Less than 500 metres from the cranes, in the direct vicinity of the “Rostock Port”, is where the piles are being manufactured. These will be driven into the seabed at sea and will later support the offshore turbines. The monopiles float on their way to the construction site in the sea. They will be towed by a tug over a distance of 85 nautical miles to the “Baltic Eagle” construction site. Our cranes are ready at the port basin to place the pipes in the water beforehand.
This job is being executed by the Belgian heavy lifting giant Sarens group. The Belgians, active in over 70 countries, specialise in crane rental, heavy lifting and engineered transport of some of the heaviest loads worldwide. Sarens had the first LR 12500-1.0 delivered directly to Rostock from the factory in Ehingen. “With the support of Liebherrʼs fitters, we finished assembling our new crawler crane here after three weeks,” says Willem Dittmer, project manager for Sarens, who is spearheading the challenging operation. “And this despite the fact that we had to set up the crane quite awkwardly between the pipes stored here.” A lot of effort was made to protect the subsoil. A plateau over one metre high supports the 2,500 tonne crane. On a thick layer of sand, Bongossi timbers and load distribution plates form the base for the massive crawler carriers.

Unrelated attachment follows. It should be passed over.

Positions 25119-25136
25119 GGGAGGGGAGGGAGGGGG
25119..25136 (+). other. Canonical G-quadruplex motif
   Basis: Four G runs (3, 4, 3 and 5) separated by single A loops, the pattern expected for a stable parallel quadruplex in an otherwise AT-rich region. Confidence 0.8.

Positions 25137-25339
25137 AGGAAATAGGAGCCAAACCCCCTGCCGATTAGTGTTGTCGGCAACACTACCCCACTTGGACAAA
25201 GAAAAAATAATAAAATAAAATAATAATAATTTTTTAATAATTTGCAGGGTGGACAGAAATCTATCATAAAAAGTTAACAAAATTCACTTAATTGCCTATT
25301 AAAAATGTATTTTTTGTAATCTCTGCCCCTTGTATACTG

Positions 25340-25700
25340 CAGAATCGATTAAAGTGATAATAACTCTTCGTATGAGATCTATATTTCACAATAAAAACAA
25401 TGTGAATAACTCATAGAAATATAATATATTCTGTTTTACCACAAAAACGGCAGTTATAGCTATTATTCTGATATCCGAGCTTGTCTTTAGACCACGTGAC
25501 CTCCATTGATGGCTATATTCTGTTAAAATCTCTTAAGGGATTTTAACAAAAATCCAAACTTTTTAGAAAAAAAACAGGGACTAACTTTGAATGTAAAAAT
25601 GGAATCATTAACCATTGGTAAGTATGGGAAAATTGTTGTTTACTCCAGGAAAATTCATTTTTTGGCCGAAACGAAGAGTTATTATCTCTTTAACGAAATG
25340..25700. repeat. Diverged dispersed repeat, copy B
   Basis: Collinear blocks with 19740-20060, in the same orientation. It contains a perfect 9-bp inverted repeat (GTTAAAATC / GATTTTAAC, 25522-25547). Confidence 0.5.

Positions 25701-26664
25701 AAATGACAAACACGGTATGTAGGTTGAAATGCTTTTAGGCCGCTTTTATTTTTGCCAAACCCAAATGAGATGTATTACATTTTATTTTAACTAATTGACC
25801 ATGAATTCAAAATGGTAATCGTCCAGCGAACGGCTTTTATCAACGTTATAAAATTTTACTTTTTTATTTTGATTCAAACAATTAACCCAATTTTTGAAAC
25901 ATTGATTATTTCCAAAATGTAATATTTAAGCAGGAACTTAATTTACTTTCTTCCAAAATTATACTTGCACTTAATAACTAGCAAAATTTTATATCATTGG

The completely redesigned structure of the crawler crane with its wide lattice boom, which transfers the forces into the slewing platform with considerable stability, impresses the knowledgeable project manager after the first smoothly completed lifts. The transport and set-up time also received a positive response. “The completely new transport solutions of the LR 12500-1.0 with the folding mechanism of the lattice type sections and the split slewing platform are simply fantastic. We have fewer transport units and are faster in setting up the crane,” Dittmer says. “And it has giant strength with less dead weight. Unbelievable.”